Oral Presentation Australian & New Zealand Obesity Society 2014 Annual Scientific Meeting

The double burden of malnutrition: a longitudinal, nationally representative study of Indonesian children (#16)

Cut N Rachmi 1 , Louise A Baur 1 2 , Mu Li 2 , Kingsley E Agho 3
  1. Discipline of Paediatrics and Child Health, University of Sydney, Sydney, NSW, Australia
  2. School of Public Health, University of Sydney, Sydney, NSW, Australia
  3. School of Science and Health, University of Western Sydney, Sydney, NSW, Australia


Malnutrition remains a major public health concern in Indonesia and the double burden of malnutrition refers to the presence of under- and over-nutrition in the same population. This study aimed to determine the prevalence of under-nutrition (stunting, thinness) and over-nutrition (overweight, obesity) in Indonesian children.


We analysed a merged dataset of children <5 years old in 1993, and followed them up in the 1997, 2000, and 2007 waves of the Indonesian Family Life Survey (IFLS). IFLS is a longitudinal, nationally representative survey of a stratified random sample of households involving both questionnaires and anthropometric measurements. The survey included 7,224 households and 22,000 individuals in 1993, with a re-contact rate of more than 90% in each wave. Height/length and body mass index (BMI) were expressed as z-scores with reference to WHO Standard (2006; <5 years) or WHO Reference (2007; 5-19 years) charts. Children with height-for-age-z-scores <-2SD were categorised as stunted. Children with BMI-z-scores <-2SD, >+2SD, >+3SD in WHO 2006 and <-2SD, >+1SD, >+2SD in WHO 2007 were categorised as thin, overweight or obese, respectively.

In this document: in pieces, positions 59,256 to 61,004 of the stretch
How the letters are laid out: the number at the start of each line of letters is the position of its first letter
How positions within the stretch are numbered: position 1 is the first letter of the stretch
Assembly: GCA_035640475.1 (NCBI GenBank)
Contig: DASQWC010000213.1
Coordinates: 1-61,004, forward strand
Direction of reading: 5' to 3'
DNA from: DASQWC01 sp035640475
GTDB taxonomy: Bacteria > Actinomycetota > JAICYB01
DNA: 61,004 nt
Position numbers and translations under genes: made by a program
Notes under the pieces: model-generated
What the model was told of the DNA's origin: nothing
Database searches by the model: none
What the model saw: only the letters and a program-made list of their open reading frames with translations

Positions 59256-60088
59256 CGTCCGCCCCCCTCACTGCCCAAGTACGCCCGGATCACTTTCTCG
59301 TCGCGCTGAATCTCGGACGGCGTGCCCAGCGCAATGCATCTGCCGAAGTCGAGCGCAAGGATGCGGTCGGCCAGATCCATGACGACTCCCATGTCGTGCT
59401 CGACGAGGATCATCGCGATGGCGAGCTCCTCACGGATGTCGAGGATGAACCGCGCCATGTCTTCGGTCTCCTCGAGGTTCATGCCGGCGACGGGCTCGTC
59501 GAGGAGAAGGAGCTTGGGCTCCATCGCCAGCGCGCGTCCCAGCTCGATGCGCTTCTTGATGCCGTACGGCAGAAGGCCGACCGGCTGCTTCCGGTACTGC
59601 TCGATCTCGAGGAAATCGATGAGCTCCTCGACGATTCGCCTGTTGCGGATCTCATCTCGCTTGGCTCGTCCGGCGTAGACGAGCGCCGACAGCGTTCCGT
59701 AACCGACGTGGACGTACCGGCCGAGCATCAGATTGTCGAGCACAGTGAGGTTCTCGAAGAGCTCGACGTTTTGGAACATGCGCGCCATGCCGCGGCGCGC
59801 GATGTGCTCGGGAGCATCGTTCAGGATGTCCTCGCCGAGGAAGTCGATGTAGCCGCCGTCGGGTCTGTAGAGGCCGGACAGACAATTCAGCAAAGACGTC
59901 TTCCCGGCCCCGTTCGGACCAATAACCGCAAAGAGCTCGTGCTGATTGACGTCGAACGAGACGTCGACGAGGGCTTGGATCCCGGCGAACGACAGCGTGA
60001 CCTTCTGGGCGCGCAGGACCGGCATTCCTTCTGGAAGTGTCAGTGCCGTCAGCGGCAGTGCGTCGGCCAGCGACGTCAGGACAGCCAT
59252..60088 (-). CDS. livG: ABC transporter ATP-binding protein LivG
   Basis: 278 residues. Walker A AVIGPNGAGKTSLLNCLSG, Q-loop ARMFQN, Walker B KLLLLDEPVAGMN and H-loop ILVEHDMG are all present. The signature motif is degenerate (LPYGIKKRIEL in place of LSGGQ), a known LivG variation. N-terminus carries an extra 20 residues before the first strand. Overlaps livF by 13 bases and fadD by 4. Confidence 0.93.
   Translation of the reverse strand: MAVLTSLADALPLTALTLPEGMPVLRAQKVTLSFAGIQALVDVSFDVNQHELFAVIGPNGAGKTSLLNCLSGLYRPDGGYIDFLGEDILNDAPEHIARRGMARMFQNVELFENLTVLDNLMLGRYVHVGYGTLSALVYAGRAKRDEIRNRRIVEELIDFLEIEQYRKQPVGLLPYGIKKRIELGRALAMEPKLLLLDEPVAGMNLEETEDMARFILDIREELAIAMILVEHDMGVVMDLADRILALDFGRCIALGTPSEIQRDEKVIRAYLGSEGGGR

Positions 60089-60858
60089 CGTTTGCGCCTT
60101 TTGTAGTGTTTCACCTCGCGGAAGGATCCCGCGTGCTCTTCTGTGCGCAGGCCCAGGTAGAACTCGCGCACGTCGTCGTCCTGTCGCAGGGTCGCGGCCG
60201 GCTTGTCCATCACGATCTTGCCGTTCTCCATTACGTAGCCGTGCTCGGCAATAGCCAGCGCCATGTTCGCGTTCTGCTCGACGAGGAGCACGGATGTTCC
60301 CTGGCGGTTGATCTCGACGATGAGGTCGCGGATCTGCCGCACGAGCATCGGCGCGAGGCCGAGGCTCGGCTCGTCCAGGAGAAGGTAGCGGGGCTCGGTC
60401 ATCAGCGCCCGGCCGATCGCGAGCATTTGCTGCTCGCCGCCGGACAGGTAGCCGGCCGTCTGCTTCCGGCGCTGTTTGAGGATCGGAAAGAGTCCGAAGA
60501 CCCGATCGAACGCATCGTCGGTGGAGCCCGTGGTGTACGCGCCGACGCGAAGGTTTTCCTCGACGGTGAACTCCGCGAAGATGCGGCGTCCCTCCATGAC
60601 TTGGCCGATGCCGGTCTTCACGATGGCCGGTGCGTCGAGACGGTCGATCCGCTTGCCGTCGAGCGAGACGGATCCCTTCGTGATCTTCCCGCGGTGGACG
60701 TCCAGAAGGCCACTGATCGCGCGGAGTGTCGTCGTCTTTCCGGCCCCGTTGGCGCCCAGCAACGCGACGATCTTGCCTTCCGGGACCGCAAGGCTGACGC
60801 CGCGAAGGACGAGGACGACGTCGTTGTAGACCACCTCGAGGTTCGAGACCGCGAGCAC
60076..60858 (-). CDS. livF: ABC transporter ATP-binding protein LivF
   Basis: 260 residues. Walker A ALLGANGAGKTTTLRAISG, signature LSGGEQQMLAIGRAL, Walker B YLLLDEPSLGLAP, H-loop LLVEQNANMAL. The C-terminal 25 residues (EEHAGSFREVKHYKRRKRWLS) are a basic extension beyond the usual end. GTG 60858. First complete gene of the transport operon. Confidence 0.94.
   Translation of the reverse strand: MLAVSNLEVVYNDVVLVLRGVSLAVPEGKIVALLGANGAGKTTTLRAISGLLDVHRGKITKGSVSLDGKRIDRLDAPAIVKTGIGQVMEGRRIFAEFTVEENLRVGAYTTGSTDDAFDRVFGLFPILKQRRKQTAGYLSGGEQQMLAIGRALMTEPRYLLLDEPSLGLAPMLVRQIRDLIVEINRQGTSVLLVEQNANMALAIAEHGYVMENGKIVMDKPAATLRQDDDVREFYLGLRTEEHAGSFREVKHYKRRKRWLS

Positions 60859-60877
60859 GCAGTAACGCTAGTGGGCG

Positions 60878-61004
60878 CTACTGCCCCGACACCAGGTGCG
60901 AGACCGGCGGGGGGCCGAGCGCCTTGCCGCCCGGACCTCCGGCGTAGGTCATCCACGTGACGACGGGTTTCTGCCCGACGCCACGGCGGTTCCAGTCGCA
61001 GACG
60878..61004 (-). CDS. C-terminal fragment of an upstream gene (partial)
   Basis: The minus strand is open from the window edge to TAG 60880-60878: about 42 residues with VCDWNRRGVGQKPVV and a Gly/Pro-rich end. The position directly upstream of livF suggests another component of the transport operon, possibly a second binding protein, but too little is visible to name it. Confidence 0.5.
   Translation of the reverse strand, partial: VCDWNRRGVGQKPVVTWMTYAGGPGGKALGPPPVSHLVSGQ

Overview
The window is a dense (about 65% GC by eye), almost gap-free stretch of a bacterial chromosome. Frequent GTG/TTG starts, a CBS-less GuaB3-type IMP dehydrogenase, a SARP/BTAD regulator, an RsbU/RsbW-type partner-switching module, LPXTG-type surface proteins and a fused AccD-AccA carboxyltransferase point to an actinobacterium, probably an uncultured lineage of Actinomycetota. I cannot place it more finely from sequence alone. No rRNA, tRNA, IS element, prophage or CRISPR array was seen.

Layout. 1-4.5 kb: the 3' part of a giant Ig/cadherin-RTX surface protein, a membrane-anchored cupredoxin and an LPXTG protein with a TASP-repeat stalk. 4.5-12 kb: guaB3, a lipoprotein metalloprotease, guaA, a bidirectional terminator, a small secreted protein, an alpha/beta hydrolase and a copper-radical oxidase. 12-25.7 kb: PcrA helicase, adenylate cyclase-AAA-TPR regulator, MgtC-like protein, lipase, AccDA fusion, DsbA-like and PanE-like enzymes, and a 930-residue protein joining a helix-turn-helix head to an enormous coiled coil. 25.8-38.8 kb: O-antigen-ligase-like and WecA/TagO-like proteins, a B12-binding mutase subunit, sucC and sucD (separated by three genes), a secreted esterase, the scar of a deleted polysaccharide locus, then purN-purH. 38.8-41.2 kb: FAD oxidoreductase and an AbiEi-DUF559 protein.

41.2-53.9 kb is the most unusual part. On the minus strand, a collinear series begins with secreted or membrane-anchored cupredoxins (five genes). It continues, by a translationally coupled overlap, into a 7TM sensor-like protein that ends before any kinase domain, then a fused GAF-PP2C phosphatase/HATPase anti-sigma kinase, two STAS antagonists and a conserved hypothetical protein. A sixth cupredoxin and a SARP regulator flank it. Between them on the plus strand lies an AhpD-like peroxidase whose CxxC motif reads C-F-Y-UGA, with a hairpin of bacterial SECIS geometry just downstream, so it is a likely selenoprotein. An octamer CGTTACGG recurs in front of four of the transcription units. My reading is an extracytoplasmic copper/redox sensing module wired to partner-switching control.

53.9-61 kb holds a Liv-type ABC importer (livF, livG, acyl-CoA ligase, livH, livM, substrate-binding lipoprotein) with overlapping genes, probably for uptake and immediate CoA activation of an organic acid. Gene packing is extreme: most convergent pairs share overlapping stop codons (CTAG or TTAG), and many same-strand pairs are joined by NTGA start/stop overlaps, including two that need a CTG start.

1742 children had complete anthropometry in all four waves. The mean (95% CI) age at each wave was 2.1 (2.0-2.2), 6.1 (6.0-6.2), 8.9 (8.8-8.9) and 16.3 (16.2-16.3) years. The prevalence of stunting in each wave was 22.5% (CI: 20.8-24.3%), 28.9% (CI: 25.6-31.1%), 28.7% (CI: 26.9-30.7%), and 27.1% (CI: 25.1-29.2%), respectively. The prevalence of thinness increased from 1993-2000 (8.3%, 9.4%, and 11.1%), but decreased in 2007 (8.0%). The trends in prevalence of overweight and obesity showed the opposite pattern, decreasing from 1993 (6.7% and 5.3%) to 1997 (2.2% and 1.5%) then increasing in the two recent waves  (4.1% and 1.9%) in 2000 and (6.4% and 2.3%) in 2007.


There is strong evidence that the Double Burden of Malnutrition occurs in Indonesian children. A coordinated approach to overcome chronic malnutrition and over-nutrition is required.